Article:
1. Familiarize yourself with the engineering design process (shown in the graphic below) and use the following description to frame the challenge for students.
  2. Identify the problem

    Engineering Design Process graphic from NASA/JPL Edu

    Graphic showing the parts of the engineering design process. + Expand/Download

    Ask students to consider how would you transport an 18-million-pound rocket and mobile launch pad three miles and deliver it upright for launch? What kind of grapple, end effector or robotic hand would be best suited for holding and moving such a massive object?

    For this challenge, students will need to build a robot to simulate this rocket transportation technique.

    Criteria for Success

    For this challenge, students must:

    • Equip a robot crawler to transport a payload.
    • Program the robot crawler to transport the payload to a launch pad 91.5 cm (about 3 feet) away.
    • Deliver the payload upright on the target launch pad.
    • Return the robot crawler to the starting point.

    Engineering Constraints

    • Once students run the program, they must not touch or apply any outside force to the robot or the payload.
    • Only programmable motors can be used for arm controls, no sensors.
    • The challenge relies solely on wheel rotations for distance and power management for speed. No other sensors may be employed in the challenge.
  3. Show students the playing field designed.
  4. Explain constraints, including rules and time limits, as detailed in the student guide
  5. Take questions from students regarding the challenge.
  6. Monitor student teams for teamwork and to make sure all team members are actively engaged in the challenge. Note: Students will tend to gravitate toward their interest and comfort areas. Though a balance of strengths in a team is important, make sure all team members get some experience with all aspects of the challenge: brainstorming, designing, building, programming, troubleshooting and presenting.
  7. When time is up or as each team is ready, have them run the course. Have other teams serve as judges and scorekeepers for each run.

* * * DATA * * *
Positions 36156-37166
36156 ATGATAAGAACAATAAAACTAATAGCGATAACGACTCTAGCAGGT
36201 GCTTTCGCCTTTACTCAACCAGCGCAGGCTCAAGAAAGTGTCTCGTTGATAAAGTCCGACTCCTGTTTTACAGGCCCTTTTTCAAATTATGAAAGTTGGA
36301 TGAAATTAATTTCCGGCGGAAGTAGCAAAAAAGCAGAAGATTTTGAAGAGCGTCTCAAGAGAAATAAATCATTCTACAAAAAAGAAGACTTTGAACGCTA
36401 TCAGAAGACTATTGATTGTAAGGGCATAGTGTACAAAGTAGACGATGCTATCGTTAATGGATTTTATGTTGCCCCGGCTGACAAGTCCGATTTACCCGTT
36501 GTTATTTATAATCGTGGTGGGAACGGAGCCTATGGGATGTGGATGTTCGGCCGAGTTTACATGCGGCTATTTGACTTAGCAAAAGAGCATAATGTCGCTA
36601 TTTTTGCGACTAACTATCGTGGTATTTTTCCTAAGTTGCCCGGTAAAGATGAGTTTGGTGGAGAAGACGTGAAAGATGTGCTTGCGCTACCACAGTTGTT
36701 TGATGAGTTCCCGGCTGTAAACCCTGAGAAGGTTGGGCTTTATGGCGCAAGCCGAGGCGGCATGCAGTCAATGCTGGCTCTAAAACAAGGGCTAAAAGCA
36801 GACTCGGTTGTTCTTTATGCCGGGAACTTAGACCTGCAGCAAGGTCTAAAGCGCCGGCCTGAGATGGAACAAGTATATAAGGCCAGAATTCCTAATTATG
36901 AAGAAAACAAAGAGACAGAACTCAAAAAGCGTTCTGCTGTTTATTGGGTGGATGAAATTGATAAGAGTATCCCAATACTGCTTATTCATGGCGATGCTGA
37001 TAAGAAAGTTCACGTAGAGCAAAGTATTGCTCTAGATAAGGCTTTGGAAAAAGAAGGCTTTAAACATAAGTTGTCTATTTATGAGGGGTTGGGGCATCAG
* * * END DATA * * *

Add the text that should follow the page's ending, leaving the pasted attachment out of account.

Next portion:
8. Due to the variety of solutions and student skill levels, groups may finish at different times. Students who finish early can explore the extensions section below or add features to their robot such as messages on screen, flashing lights, sounds, etc.
  9. After all students have completed the challenge, provide teams with time to create a reflection about their challenge and design process experience. Reflections should include a component for academic language, and detail the obstacles faced and how they arrived at solutions. These reflections can take the form of a written sample or class presentation.

Discussion

About the engineering design process:

  • What did you try that didn’t work out? How many times did you try it?
  • What did you do when things didn’t work out like you expected?
  • If given access to more parts or sensors, how would it change your design?
  • If given more time, what would your next step look like?

About your thinking during the challenge:

  • What obstacles did you or your group face in this challenge?
  • How did you and/or your group confront these obstacles?
  • What was your favorite part of the engineering design process?
  • What do you think you have learned from this process you didn’t know before?